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README.md

Mixtures Project

Defines a file format for chemical mixtures (Mixfile) and an editor, based on the Electron framework.

License

See the LICENSE file in the original repository. The contents of the GitHub repository (here) is © 2018-2019 Collaborative Drug Discovery, Inc., and made available to everyone else via the Gnu Public License v3.

Mixfile

The Mixfile format is a simple JSON-based container that holds a hierarchy of chemical compounds, each of which is represented by structure, name, quantity and any number of optional identifiers. The hierarchical form allows various degrees of complexity, e.g. a single compound with a purity estimate, to a nested collection of mixtures-within-mixtures. The specification of quantities allows various types of concentration units (e.g. percent, ratio, molarity), and also permits vagueness (e.g. error bars, ranges, inequalities, implied remainders and unknowns).

Because Mixfile mixtures are serialised using JSON (JavaScript Object Notation) they are incredibly easy to pack/unpack using any modern programming language, and are also quite highly human readable. Structures are represented using the MDL Molfile format, which is the ubiquitous industry standard.

The purpose of the Mixfile format is to capture the essential description of a mixture, from the point of view of its formation (i.e. what went into it, rather than what it turns into once it reaches equilibrium).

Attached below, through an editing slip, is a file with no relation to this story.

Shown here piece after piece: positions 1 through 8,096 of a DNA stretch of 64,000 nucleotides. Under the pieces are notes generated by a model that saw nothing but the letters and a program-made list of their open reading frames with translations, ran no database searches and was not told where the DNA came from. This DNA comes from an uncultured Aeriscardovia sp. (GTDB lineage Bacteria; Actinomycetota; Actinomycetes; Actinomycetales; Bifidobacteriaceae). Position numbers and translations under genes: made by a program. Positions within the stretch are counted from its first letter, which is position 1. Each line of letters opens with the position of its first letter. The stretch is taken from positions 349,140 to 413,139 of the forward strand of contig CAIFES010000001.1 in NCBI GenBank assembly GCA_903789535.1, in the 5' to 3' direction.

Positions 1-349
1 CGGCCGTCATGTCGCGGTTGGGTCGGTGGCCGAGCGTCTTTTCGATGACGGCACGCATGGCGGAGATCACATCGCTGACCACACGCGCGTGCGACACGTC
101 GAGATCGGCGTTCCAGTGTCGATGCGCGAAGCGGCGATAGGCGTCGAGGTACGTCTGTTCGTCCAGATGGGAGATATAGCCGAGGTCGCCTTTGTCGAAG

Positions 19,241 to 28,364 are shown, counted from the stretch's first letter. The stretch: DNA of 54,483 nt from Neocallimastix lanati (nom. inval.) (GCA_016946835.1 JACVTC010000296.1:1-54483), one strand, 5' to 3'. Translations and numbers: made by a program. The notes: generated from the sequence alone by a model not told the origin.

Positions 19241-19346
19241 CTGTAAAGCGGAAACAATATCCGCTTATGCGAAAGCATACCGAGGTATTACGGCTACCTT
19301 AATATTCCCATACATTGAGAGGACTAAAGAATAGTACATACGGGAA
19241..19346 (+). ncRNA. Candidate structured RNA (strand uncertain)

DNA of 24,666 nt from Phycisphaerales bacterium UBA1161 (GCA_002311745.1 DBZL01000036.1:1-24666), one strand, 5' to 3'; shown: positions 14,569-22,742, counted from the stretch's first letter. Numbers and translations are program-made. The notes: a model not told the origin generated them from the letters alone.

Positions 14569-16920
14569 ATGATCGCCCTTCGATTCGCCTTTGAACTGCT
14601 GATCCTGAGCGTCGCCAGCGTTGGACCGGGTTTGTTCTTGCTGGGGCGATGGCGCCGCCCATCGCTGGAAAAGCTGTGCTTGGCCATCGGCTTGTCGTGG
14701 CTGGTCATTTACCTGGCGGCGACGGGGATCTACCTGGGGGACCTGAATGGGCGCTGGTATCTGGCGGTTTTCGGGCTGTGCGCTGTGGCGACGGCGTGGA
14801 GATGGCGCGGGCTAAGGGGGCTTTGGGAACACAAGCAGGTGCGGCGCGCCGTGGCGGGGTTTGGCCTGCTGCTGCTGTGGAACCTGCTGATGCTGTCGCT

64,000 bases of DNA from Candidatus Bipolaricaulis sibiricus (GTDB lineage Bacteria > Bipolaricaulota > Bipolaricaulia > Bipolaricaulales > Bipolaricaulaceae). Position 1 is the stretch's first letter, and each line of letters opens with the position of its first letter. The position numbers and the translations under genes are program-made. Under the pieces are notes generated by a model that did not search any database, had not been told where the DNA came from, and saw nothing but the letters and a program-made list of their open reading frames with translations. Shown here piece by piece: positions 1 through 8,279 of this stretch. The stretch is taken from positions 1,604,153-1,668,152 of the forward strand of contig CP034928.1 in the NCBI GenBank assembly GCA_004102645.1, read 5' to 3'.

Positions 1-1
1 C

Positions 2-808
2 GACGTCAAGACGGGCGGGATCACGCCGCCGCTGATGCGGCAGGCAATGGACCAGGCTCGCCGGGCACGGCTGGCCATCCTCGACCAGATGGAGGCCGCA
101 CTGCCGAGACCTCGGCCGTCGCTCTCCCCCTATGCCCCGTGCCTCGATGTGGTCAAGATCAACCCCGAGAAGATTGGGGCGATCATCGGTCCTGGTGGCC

An example of a very simple Mixfile is thus:

{
    "mixfileVersion": 0.01,
    "name": "1.0M t-Butyllithium in Pentane",
    "contents": 
    [
        {
            "name": "t-butyllithium",
            "molfile": "\n\n\n  5  3  0  0  0  0  0  0  0  0999 V2000\n    0.0000    0.0000    0.0000 C   0  5  0  0  0  0  0  0  0  0  0  0\n    1.5000    0.0000    0.0000 C   0  0  0  0  0  0  0  0  0  0  0  0\n   -1.5000   -0.0000    0.0000 Li  0  3  0  0  0  0  0  0  0  0  0  0\n   -0.0000    1.5000    0.0000 C   0  0  0  0  0  0  0  0  0  0  0  0\n    0.0000   -1.5000    0.0000 C   0  0  0  0  0  0  0  0  0  0  0  0\n  1  2  1  0  0  0  0\n  1  4  1  0  0  0  0\n  1  5  1  0  0  0  0\nM  CHG  2   1  -1   3   1\nM  END",
            "quantity": 1.7,
            "units": "mol/L",
            "inchi": "InChI=1S/C4H9.Li/c1-4(2)3;/h1-3H3;/q-1;+1",
            "inchiKey": "InChIKey=UBJFKNSINUCEAL-UHFFFAOYSA-N"
        },
        {
            "name": "pentane",
            "molfile": "\n\n\n  5  4  0  0  0  0  0  0  0  0999 V2000\n    0.2010   -0.7500    0.0000 C   0  0  0  0  0  0  0  0  0  0  0  0\n    1.5000    0.0000    0.0000 C   0  0  0  0  0  0  0  0  0  0  0  0\n    2.7990   -0.7500    0.0000 C   0  0  0  0  0  0  0  0  0  0  0  0\n    4.0981    0.0000    0.0000 C   0  0  0  0  0  0  0  0  0  0  0  0\n    5.3971   -0.7500    0.0000 C   0  0  0  0  0  0  0  0  0  0  0  0\n  1  2  1  0  0  0  0\n  2  3  1  0  0  0  0\n  3  4  1  0  0  0  0\n  4  5  1  0  0  0  0\nM  END",
            "inchi": "InChI=1S/C5H12/c1-3-5-4-2/h3-5H2,1-2H3",
            "inchiKey": "InChIKey=OFBQJSOFQDEBGM-UHFFFAOYSA-N"
        }
    ]
}

MInChI

The code in this project allows Mixfiles to be used to generate MInChI notation. A Mixfile is intended to be a descriptive format that errs on the side of capturing more information than is necessary (e.g. aesthetic sketches of the molecules, names and synonyms, database identifiers, etc.). MInChI on the other hand is derived from the InChI algorithm, which is a canonical line identifer for a molecule. Turning a sketch into an identifier destroys a lot of information, but for many applications this is a good thing (e.g. easy comparison for equality, indexing in databases). The MInChI notation is the mixture derivative, which is handy for many of the same kinds of reasons.

Codebase